Although that initial assignment was not exactly what we expected, it allowed us to show the strength of the PacketWatch platform in providing visibility to the network and the benefit of having a different vantage point from their library of other tools. It also showcased the ability of our team to see what others miss. We earned our spot on the team on that occasion. A relationship we treasure to this day.

A Change in Perspective

PacketWatch can help you get a better perspective on your organization’s cybersecurity risks, too. An Enterprise Security Assessment using the PacketWatch platform will tell you more about what’s hiding in your network – especially things from your vendors. Our team of experts is here to help, and we’d enjoy the opportunity to earn a spot on your team. However, if possible, we’d prefer something a bit less dramatic to get started.

Give us a call at 1-800-864-4667, or reach out via our Contact Us form.

N.B. The names were changed, and certain facts were modified, in an effort to preserve our client’s confidentiality yet share the story.
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Yes, But Does It Actually Work?

Yes, But Does It Actually Work?

Blog

Yes, But Does It Actually Work?

Comparing and Choosing Cybersecurity Tools

RSA Conference Survey

A survey conducted at this year’s RSA conference summed up a looming problem in the cybersecurity realm. Forbes reported that:

  • 53% of the responding businesses feel they have wasted more than 50% of their cybersecurity budget and still cannot remediate threats
  • 43% of survey respondents say their number one challenge in threat detection and remediation is an overabundance of tools
  • 10% of organizations lack effective tools for remediating cybersecurity threats

Conglomeration of Tools

As we enter a time of economic slowdown and rising threats, now is not the ideal time to reduce cybersecurity budgets. Rather, you need to ensure that every dollar you spend leads to real measurable results. The typical midsized company has 50 to 60 security tools, and enterprises can have up to 130, according to Anomali. The best way to evaluate your unique conglomeration of tools, people, and practices is to look at how effectively it stops attacks. Ideally, this testing would also serve as a training opportunity for your security team. That’s where PacketWatch’s Active Security team comes in.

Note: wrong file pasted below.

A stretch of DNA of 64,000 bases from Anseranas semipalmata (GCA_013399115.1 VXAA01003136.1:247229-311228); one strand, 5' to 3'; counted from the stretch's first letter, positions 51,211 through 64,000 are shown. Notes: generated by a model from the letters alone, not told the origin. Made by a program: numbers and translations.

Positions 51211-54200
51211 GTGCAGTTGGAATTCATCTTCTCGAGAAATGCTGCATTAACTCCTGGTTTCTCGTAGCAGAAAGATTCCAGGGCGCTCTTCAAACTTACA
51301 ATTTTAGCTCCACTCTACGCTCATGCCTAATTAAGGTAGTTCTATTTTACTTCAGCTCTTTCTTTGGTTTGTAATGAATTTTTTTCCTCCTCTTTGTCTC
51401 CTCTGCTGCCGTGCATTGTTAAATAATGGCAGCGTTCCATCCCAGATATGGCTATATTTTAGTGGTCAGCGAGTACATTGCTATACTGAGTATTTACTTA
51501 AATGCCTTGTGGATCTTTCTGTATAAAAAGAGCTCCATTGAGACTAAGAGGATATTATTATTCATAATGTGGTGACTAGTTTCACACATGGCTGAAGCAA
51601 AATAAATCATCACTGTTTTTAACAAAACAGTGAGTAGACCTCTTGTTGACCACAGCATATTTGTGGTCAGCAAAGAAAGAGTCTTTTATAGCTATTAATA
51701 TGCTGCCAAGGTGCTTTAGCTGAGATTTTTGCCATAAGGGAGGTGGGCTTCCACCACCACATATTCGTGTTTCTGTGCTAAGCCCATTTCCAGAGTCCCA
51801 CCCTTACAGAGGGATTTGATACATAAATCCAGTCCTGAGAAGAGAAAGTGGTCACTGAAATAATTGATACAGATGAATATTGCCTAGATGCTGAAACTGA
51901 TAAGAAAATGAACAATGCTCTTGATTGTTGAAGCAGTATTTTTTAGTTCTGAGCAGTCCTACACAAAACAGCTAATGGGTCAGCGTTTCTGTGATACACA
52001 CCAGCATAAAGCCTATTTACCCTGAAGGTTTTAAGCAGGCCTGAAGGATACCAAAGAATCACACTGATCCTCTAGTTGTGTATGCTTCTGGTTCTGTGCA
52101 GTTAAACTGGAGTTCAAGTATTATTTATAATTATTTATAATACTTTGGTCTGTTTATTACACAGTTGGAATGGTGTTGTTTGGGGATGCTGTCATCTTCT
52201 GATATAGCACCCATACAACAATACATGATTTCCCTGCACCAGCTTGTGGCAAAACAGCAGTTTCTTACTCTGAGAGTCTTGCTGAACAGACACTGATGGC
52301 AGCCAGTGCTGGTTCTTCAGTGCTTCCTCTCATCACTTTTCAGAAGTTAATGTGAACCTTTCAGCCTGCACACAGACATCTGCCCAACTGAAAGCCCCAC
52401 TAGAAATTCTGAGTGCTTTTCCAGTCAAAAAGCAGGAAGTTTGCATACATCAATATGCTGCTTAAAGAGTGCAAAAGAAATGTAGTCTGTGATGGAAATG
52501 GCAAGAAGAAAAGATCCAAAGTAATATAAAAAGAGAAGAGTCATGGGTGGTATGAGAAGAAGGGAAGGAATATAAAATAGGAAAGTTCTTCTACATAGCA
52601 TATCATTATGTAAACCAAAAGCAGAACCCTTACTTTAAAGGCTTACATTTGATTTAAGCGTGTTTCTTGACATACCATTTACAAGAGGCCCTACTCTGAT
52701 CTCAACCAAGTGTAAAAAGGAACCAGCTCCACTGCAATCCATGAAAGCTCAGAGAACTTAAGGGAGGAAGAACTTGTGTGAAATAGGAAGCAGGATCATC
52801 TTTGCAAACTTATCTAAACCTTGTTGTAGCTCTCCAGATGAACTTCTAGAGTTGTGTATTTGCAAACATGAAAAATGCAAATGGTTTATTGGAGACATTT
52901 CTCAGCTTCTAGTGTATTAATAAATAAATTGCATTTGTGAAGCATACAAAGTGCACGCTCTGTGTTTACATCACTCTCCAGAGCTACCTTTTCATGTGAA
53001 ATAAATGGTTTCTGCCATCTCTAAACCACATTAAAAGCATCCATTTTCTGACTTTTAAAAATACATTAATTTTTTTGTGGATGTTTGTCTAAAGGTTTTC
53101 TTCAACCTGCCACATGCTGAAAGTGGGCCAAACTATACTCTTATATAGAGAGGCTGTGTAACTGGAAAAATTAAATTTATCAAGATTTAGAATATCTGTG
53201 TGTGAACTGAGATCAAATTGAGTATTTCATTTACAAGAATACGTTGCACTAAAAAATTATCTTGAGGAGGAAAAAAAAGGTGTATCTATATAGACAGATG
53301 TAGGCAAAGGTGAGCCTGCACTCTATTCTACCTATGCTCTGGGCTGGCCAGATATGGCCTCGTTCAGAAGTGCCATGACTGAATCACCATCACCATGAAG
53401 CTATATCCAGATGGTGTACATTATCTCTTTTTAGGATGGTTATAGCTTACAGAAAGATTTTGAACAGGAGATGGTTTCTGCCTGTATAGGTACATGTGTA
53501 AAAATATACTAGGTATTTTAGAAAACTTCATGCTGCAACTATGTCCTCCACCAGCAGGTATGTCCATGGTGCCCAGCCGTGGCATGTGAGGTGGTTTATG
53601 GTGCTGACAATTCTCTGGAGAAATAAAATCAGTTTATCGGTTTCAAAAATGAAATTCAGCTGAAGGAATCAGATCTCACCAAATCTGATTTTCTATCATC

An Example

I recently spoke with a CEO who completed a merger with a competitor. He assumed the other company had spent as much on their cybersecurity tools as he had. The challenge he faced was how to sort out the tools they would use going forward in the new organization. He just wants it to work.

Opinions abounded from team members about which tools to keep and which to retire. Tempers flared when each team member’s ‘sacred cow’ was placed on the chopping block. I suggested he consider a slightly different approach. I advocated that he set forth a simple goal to the team — keep the set of tools that performs the best in stopping or detecting likely attackers from getting to the crown jewels. Hard to object to that.

Simple Goal

“Keep the set of tools that performs the best in stopping or detecting likely attackers from getting to the crown jewels.”

To make this happen, I suggested he bring in an outside “Red Team” (PacketWatch in this case) to work side-by-side with his internal defenders – creating a custom “Purple Team” exercise. With PacketWatch’s Red Team members emulating the Tactics, Techniques, and Procedures (TTPs) of identified threat actors, the participants could objectively say which tools could best detect, deter, or defeat the threat actor.